U.S. Secretary of State John Kerry meets with officials from the five ex-Soviet Central Asian nations on November 1 in the historic city of Samarkand, Uzbekistan.
Kerry is on his first trip around Central Asia in more than two years as the top U.S. diplomat.
The United States wants authoritarian governments in the region to increase democracy and respect for human rights, believing such steps would lessen the pull of extremism in a region where the Islamic State militant group has found many recruits.
Kerry was met at the airport in Samarkand by autocratic Uzbek President Islam Karimov, who has been in power since before the Central Asian nations of Uzbekistan, Kazakhstan, Kyrgyzstan, Tajikistan, and Turkmenistan gained independence in the 1991 Soviet breakup.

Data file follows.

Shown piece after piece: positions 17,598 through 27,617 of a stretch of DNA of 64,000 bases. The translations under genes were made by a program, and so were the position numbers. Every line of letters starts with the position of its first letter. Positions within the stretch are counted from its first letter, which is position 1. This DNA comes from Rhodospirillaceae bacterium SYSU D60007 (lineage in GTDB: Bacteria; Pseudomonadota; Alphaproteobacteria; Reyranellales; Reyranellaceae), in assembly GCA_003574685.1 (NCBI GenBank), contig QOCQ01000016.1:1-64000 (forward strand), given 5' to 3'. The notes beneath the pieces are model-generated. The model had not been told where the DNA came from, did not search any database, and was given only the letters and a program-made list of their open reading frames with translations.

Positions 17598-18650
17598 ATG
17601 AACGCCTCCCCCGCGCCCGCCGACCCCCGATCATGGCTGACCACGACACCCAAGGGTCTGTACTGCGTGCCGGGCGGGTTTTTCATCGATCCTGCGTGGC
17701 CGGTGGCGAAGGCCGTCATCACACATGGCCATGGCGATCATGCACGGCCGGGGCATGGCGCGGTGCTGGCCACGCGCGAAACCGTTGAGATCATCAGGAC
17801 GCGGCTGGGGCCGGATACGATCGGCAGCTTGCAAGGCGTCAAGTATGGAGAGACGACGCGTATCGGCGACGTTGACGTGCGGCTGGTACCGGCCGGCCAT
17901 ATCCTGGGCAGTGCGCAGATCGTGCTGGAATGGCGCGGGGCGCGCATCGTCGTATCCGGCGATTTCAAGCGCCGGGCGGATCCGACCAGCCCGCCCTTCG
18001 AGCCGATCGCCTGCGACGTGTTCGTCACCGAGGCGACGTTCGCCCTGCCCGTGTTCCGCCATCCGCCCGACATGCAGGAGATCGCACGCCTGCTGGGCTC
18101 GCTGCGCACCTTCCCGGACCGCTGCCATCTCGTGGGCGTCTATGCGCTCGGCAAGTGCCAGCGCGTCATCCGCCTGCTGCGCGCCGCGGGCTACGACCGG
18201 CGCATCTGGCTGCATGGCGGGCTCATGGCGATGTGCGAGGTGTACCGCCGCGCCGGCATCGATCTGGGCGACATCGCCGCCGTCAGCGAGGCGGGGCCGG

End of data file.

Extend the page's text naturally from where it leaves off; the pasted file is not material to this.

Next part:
The U.S. State Department's own 2014 human rights report sharply criticized Uzbekistan's electoral system and said torture and corruption are rampant.
Kerry, who visited Kyrgyzstan on October 31, has said he will not be afraid to criticize his hosts. But he has also made it clear that Washington is ready to maintain and improve ties in the region despite its concerns.
Russia and China are also vying for influence in Central Asia.
Already faced with an economic slowdown, Central Asian governments fear the drastic reduction of U.S. forces from Afghanistan signals an end Washington's interest in the region.
Until last year, Kyrgyzstan was home to a U.S. air base at Manas airport that was a crucial transport and supply hub for NATO troops fighting in Afghanistan.
The base has since closed and the U.S. Afghan operation, while prolonged into at least 2017, has been dramatically scaled back.
Economic troubles worsened by last year's oil-price collapse and oil exports and sanctions against Russia could feed social unrest in Central Asia, contributing to the threat from Islamist extremism.
With reporting by AP, AFP, and Reuters